Columbite-tantalite suppliers around the world find themselves in the middle of a modern-day gold rush, for which those in the mines are paying a hefty price. Unregulated and dangerous mining continues to be a serious problem in the Democratic Republic of the Congo (DRC) where the mineral is plentiful, and the burden falls on responsible coltan companies to help ease the pain that the hunt for this valuable commodity has wrought. As demand for metallic tantalum, the highly sought-after material that is the result of refining columbite-tantalite – or coltan – continues to grow, there are steps that coltan companies can take to minimize or eliminate their negative impact on the people and the land in the DRC.
For some tantalum providers, the most efficient way to ensure that the tantalum they distribute has been mined ethically and compassionately is to utilize alternative sources to those in Africa. Currently, South American countries like Argentina, Brazil and Colombia are proving to be viable locations for effective columbite-tantalite mining. While some areas may not be as densely rich in the mineral as those in the Congo, the deposits are frequently larger in size and often yield a superior product. What's more, the mining regulations and standard practices for South American suppliers are more closely regulated, ensuring that the materials they produce can be certified as ethically collected.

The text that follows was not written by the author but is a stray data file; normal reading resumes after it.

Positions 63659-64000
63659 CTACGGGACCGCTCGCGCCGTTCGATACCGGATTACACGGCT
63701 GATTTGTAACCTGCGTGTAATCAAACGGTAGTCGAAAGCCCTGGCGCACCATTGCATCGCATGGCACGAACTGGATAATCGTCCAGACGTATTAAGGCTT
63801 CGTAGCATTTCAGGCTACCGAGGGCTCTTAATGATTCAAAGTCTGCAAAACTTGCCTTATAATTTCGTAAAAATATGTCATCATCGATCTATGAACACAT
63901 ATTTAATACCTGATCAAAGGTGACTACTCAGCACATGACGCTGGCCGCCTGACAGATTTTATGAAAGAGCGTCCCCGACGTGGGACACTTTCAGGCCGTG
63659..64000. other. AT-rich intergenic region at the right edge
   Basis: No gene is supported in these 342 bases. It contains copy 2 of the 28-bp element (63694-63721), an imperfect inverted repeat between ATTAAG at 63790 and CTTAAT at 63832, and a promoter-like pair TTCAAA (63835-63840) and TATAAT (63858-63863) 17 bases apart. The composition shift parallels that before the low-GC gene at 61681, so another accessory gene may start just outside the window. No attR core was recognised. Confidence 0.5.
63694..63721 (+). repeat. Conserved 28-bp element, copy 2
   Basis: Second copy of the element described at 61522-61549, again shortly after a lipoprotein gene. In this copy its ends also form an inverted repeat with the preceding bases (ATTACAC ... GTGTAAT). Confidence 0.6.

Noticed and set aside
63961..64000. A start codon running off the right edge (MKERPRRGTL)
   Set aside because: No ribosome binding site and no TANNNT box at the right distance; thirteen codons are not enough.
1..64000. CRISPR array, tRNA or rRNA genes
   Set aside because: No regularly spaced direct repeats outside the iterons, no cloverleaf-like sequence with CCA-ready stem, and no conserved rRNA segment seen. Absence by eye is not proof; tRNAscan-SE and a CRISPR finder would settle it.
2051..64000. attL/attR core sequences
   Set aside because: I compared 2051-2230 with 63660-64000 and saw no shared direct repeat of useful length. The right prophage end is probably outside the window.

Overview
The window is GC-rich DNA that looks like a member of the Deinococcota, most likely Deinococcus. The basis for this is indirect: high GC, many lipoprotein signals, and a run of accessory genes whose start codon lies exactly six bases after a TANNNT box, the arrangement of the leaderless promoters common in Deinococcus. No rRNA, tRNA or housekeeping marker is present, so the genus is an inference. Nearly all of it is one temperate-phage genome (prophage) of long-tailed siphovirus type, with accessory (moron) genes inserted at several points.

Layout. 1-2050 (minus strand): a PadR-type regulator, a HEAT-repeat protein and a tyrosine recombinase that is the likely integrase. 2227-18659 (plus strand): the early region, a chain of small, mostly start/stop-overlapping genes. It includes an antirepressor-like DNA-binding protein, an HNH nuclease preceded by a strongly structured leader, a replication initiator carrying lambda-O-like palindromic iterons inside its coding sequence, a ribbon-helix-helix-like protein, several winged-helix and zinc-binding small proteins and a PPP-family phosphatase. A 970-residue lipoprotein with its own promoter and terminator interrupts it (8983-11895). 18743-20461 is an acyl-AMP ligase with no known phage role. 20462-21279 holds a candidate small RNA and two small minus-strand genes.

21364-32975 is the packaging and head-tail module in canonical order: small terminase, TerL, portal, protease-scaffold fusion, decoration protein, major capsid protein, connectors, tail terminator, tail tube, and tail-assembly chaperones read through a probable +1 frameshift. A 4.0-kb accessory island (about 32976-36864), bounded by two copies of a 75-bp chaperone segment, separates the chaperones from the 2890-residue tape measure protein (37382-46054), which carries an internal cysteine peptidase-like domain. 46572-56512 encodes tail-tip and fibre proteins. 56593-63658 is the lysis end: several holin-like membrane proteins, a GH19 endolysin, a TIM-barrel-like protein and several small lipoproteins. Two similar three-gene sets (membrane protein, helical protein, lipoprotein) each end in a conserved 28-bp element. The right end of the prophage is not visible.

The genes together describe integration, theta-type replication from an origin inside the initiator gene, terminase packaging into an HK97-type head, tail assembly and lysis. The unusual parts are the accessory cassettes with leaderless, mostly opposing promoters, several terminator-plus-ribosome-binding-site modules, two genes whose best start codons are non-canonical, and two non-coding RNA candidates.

While they may not be on the ground and in the mines of the DRC, coltan companies hold much of the power in determining how mines are excavated and the way miners are treated. When tantalum providers insist that all materials received are the result of ethical mining practices, they force suppliers to adjust their standards to eliminate unethical treatment or run the risk losing business. The current situation in the Congo is a direct result of demand outpacing supply, but the true price of this imbalance is paid by the miners. It is the responsibility of ethical providers to ensure that the products they distribute are not part of the problem. Fortunately, coltan companies that insist on ethical collection practices are increasingly common and suppliers willing to certify that their minerals have been mined in accordance with humane practices are becoming easier to find. International media attention has led some end consumers of tantalum to openly insist on responsible mining practices, causing a trickle-down effect that is showing signs of helping to improve conditions.
The increased visibility of the unsafe conditions in the DRC has led to an outpouring of support for suppliers who pledge to provide materials that are conflict-free. Most ethical coltan companies are eager to proclaim their products free of conflict minerals and are signing on to support organizations working to end unethical mining practices. Open disclosure of the source of their columbite-tantalite allows coltan companies to demonstrate that all of their materials emanate from alternative sources like Latin America and Australia. Until the atrocities being committed in the mines of the DRC have been put to a stop, these types of alternate source certifications are the only way suppliers can be sure that their columbite-tantalite has been collected in a responsible manner.